You would do well to familiarize yourself with groups other than either HSUS or PETA, who are birds of a feather, so to speak. When it comes to killing in animal shelters, both HSUS and PETA have opposed no-kill policies. In particular, check out the writings of Nathan Winograd with regard to both groups.

      October 20, 2011 at 3:32 am | Report abuse |
  4. Wyatt B

    Shoot the animals? That was your best idea? How many thousands of people/hundreds of experts would have helped you track down those dangerous animals the next day? Would it have been that hard to warn the people in the area? I guess guns are just the easiest tool in law enforcement...for kneejerk rookies.

    October 20, 2011 at 1:16 am | Report abuse |
  5. Chris D

    UTTERLY UNFORGIVABLE. Ohio – now you have the opportunity to change your laws about IDIOTS keeping animals. Where was this guys staff?? Where were officials that allowed this sort of thing to happen. Who suffered for this?? The animals through no fault of their own. I won't be visiting Ohio or recommending visitation ever again. I am also boycotting Ohio made products. Yours for better administration.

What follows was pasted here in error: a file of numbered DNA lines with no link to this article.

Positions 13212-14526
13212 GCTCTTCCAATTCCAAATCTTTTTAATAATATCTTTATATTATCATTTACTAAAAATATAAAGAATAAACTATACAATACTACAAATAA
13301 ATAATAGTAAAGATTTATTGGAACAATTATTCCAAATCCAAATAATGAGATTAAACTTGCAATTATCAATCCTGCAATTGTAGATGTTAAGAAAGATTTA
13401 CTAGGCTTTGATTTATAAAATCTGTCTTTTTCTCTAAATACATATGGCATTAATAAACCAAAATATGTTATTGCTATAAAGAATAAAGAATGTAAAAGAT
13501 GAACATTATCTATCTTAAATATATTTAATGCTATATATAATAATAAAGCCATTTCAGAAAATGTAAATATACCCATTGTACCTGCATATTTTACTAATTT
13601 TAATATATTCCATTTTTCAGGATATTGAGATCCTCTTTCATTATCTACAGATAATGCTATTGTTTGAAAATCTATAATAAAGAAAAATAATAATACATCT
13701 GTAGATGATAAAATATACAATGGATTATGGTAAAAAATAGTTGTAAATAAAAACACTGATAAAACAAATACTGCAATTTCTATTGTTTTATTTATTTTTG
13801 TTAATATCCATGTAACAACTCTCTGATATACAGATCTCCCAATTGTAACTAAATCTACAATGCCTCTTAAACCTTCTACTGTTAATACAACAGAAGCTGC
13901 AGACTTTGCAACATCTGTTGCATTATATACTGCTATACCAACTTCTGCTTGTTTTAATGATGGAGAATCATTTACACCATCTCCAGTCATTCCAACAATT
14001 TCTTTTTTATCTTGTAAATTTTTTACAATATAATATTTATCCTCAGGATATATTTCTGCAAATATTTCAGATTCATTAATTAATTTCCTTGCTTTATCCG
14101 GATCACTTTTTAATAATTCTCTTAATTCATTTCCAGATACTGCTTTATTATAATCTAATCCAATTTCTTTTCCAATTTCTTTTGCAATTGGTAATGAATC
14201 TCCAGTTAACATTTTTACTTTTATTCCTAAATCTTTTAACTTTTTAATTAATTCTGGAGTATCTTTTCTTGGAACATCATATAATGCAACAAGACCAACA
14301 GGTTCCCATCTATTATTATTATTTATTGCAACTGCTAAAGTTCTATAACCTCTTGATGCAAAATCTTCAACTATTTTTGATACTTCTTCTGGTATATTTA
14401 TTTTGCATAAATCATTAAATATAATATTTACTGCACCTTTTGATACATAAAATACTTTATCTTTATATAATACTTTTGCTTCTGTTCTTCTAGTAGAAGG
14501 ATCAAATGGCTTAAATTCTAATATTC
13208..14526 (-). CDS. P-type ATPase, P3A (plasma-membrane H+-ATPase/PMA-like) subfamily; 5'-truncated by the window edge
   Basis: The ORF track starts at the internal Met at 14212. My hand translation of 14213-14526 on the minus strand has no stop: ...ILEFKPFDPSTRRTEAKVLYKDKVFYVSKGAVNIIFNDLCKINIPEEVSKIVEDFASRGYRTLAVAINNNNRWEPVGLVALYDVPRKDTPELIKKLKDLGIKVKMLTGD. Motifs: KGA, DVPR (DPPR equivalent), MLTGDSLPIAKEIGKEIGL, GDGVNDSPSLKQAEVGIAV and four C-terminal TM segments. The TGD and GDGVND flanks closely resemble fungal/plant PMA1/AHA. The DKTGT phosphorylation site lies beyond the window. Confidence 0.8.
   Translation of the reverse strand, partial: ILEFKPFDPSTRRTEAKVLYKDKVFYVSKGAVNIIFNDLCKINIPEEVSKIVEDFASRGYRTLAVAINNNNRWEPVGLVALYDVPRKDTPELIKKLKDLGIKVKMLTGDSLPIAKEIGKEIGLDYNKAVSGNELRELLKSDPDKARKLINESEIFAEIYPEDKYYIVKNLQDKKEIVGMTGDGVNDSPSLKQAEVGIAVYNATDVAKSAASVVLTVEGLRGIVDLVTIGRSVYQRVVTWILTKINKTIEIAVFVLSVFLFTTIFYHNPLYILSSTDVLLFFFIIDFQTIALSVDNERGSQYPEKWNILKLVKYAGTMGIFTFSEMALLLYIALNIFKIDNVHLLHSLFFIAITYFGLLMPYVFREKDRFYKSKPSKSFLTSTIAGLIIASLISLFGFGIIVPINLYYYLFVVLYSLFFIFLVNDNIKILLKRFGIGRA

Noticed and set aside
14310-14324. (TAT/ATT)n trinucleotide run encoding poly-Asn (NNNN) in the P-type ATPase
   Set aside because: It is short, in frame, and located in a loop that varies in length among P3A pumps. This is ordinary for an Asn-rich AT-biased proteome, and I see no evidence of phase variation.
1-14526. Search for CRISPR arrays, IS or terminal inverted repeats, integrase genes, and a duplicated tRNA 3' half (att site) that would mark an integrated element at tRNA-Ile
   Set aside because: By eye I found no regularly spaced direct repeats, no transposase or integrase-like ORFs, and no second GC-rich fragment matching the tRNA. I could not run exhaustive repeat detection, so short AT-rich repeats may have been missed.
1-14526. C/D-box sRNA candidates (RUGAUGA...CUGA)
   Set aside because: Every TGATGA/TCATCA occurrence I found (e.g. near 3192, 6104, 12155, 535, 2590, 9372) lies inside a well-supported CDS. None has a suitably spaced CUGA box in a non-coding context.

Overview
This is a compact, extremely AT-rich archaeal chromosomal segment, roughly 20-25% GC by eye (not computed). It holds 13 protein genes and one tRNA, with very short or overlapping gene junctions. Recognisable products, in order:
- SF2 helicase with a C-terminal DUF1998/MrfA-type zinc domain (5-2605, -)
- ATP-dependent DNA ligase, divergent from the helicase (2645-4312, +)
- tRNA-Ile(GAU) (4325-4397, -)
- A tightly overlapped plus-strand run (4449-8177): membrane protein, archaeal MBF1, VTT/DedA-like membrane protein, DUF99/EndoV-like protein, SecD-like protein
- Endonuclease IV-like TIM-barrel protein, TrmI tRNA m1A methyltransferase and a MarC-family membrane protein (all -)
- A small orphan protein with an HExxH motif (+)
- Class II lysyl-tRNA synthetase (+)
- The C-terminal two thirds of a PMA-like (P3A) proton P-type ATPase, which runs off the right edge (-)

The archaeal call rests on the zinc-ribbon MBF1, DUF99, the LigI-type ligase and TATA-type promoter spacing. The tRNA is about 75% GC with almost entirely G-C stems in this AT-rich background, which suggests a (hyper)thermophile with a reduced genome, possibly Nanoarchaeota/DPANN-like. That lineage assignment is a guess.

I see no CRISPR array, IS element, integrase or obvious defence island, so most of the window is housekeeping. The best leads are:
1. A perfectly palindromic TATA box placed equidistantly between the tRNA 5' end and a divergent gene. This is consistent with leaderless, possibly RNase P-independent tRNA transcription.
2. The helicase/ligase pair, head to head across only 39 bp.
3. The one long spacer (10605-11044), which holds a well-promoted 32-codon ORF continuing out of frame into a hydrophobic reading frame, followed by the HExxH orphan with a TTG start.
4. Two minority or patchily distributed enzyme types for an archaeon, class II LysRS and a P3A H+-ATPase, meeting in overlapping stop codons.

October 20, 2011 at 2:10 am | Report abuse |
  6. Aaron

    The response to this is shocking– what if this happened in Africa? We condemn local people killing wildlife there but when it happens on American soil we need to put human safety first. When the Maasai of Kenya killed several lions after several deaths due to lions in their community, we said they were needlessly killing wildlife. I'm not saying they shouldn't have killed the animals, I'm just saying think about this next time you hear about people in other countries killing wildlife.

    October 20, 2011 at 2:22 am | Report abuse |
  7. ABQNM

    This is the saddest thing I read in a very long time.I cannot understand why someone would have all these beautiful animals and then set them free...knowing that something like this could happen (the killing).Since I am from Africa....I know about wild animals...They do not belong on someone's Ranch. I hope they look into the law and change it so this does not happen again.These animals belong in the wild....